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Open access

“Talking Critically Yet Harmoniously”

It's In Our Bloodlines As Moana Oceania Peoples

Lagi-Maama Academy and Consultancy

Lagi-Maama Academy & Consultancy (Lagi-Maama) is a cultural organization based in Aotearoa New Zealand that we (Toluma‘anave Barbara Makuati-Afitu and Kolokesa Uafā Māhina-Tuai) formally established in August 2018. What we do involves mediating at the intersection of Indigenous communities and institutional settings, to create a more harmonious and hoa/soa/balanced time-space, by imbedding different ways of knowing, seeing, and doing.

Open access

What a Museum Cannot Bear Witness To

Bursa City Museum and the Representation of the Jewish Minority

Sercan Eklemezler

Abstract

The primary motivation behind this study is assessing how successful “inclusive” urban museums really are in representing ethnic/religious minorities. The research site is Bursa City Museum, Turkey, where the Bursa Jewish Community used to be one of the key social and cultural elements of the city. In-depth interviews are the main method of study, since the opinions of this minority on the subject are the main focus. The main aim here is to reveal the ideas of the community (whose collective memories are threatened with extinction) about being represented in the museum, and from this analysis to make constructive suggestions for the institution. It seems that the community cares about being identified as part of the city, but is indifferent to the institution of the museum, partly due to problems in the ways in which they are represented.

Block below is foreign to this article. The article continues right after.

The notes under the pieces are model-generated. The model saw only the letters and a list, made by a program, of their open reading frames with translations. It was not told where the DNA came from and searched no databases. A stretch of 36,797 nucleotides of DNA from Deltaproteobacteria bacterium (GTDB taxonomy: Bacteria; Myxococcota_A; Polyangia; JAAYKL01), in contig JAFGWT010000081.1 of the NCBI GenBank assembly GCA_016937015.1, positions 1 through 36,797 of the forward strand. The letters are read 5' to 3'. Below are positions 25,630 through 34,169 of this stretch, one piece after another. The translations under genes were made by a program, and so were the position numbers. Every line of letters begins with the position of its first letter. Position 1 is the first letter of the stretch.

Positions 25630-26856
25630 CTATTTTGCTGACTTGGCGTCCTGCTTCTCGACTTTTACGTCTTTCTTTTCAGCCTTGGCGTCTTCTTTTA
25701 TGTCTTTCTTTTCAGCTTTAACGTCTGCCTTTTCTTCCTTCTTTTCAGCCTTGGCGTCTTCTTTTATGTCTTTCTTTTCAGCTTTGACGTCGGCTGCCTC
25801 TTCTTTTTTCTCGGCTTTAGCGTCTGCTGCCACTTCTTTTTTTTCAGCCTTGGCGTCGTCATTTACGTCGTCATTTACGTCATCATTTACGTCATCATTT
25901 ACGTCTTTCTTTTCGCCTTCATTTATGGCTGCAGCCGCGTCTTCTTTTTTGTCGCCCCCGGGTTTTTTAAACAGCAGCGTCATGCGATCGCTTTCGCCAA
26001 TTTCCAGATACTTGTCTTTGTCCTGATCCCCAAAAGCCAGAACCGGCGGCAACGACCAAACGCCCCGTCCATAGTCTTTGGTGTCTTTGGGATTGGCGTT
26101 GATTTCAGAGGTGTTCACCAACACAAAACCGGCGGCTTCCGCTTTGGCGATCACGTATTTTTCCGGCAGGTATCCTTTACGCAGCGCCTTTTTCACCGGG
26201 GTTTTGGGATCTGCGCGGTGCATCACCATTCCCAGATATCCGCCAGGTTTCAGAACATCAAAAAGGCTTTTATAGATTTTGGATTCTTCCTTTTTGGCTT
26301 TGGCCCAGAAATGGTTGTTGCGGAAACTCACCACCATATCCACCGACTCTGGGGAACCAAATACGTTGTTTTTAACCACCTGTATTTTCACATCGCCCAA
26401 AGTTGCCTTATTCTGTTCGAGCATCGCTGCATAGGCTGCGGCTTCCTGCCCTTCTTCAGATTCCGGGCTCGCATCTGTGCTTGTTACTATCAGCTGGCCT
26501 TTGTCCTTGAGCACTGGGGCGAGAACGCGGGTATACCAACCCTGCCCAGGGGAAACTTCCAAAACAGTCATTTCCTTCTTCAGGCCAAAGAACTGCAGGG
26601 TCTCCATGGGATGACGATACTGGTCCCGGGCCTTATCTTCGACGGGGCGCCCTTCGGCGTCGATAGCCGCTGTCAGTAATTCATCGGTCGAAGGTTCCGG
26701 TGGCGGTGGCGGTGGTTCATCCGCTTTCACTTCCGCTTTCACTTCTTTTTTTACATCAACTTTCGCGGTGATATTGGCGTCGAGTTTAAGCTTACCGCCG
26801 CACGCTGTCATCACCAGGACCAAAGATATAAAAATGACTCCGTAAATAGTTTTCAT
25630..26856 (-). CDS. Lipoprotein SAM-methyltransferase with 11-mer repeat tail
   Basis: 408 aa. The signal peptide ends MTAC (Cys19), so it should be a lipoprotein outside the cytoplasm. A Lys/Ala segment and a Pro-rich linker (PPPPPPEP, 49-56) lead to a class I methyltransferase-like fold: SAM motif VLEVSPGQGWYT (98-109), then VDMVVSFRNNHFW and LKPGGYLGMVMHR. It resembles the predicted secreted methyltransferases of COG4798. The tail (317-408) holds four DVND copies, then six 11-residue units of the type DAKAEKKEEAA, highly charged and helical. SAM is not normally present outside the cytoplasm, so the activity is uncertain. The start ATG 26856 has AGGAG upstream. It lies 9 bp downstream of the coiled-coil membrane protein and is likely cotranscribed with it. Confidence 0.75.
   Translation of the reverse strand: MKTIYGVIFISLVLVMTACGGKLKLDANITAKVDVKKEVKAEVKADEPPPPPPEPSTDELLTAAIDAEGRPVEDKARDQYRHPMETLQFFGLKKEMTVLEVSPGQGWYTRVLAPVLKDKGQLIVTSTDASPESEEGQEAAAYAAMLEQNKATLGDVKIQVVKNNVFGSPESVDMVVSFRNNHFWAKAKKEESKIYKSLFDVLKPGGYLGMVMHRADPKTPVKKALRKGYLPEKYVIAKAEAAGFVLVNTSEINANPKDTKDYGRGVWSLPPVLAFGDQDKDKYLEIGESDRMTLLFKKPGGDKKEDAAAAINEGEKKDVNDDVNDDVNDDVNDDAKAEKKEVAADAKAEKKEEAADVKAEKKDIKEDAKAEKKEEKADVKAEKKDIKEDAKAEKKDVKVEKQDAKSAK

Open access

Julie Fedor